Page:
Some City Council members are seeking legal representation in the lead-up to what could be a protracted legal battle over the residency of Police Director Joseph Santiago, according to numerous media reports today.
Councilman Jim Coston – who has been spearheading the residency effort – curiously said he believed the city’s Special Counsel Joseph Alacqua would be representing the governing body, and that he had not begun a search for a lawyer.
Mr. Alacqua does frequently advise City Council at their regular meetings, but he has previously advised council that they do not have the ability to challenge any waiver by the mayor, and that he could not comment publicly in the Santiago case, citing a conflict of interest during at least one council meeting.
Mayor Douglas H. Palmer responded to reports of council members seeking legal counsel by imploring the body to move to amend the ordinance, giving the mayor some ability to grant a waiver to Police Director Joseph Santiago and other city employees so they need not follow city law and reside, with their families, within Trenton city limits.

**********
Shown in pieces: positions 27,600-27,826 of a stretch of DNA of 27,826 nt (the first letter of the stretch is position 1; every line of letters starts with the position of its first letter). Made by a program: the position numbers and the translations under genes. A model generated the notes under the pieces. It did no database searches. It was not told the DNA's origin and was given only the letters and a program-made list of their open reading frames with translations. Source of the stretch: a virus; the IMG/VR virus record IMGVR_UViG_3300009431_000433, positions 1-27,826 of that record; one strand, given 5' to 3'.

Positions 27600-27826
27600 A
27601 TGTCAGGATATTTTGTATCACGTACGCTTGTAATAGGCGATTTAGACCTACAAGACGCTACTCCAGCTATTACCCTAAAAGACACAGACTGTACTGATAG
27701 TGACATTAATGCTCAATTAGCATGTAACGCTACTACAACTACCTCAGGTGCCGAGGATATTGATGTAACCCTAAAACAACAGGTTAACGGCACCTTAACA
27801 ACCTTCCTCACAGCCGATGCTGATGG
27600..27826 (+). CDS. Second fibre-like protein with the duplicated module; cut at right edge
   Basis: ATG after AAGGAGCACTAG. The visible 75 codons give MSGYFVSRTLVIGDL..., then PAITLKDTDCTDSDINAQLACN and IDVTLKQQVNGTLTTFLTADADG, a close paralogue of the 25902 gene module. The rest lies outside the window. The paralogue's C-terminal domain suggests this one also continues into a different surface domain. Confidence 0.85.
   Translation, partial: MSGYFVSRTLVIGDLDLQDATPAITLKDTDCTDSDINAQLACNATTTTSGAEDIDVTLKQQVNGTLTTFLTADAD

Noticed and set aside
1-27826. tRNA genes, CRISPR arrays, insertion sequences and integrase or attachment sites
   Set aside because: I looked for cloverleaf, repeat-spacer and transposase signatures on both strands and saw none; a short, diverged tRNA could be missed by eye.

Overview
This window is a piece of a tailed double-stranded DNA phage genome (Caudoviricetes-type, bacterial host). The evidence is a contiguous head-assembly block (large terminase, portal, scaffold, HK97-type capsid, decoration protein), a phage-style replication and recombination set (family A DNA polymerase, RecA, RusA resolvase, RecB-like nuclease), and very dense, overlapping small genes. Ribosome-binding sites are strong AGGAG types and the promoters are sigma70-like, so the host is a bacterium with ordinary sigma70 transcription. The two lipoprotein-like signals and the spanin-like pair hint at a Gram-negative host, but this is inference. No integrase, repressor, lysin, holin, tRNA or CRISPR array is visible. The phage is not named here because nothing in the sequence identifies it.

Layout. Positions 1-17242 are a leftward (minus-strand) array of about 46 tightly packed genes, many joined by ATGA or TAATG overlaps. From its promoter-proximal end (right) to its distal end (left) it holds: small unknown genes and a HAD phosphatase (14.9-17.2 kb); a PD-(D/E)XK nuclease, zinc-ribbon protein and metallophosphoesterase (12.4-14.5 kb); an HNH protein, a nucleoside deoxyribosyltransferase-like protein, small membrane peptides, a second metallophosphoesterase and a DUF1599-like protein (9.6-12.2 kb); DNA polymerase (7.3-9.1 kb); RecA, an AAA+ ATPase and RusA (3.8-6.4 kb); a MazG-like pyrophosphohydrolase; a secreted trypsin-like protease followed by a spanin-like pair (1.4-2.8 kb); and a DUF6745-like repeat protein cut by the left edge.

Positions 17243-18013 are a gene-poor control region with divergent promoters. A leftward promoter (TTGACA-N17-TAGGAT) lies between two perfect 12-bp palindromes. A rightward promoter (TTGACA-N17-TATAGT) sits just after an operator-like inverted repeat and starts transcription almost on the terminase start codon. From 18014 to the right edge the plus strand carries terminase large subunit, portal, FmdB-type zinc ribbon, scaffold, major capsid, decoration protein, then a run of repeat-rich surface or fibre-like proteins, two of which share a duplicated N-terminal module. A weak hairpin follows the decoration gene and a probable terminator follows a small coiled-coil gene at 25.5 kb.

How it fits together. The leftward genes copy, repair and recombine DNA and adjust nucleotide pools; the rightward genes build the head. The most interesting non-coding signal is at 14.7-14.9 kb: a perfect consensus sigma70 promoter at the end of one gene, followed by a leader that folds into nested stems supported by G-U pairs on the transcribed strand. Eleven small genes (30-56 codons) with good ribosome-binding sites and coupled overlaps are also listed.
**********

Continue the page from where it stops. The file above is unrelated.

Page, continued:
“I stick with my assessment that the police director should live here,” said Mr. Coston in Wednesday’s Trentonian. “I would not consider changing that ordinance.”
Mayor Palmer has threatened legal proceedings and court costs paid by city coffers in the event the council moved to remove the director, saying the ordinance somehow states he has the ability to waive the law for the director, who says gang threats and housing costs prevented him from moving to Trenton.
But the mayor has not enlightened council or the public, as one might expect him to do, as to where in the law it specifically provides for the mayor to grant long-term waivers long after the director’s initial appointment.
Save us loads of money, Mayor Palmer, and show us the law!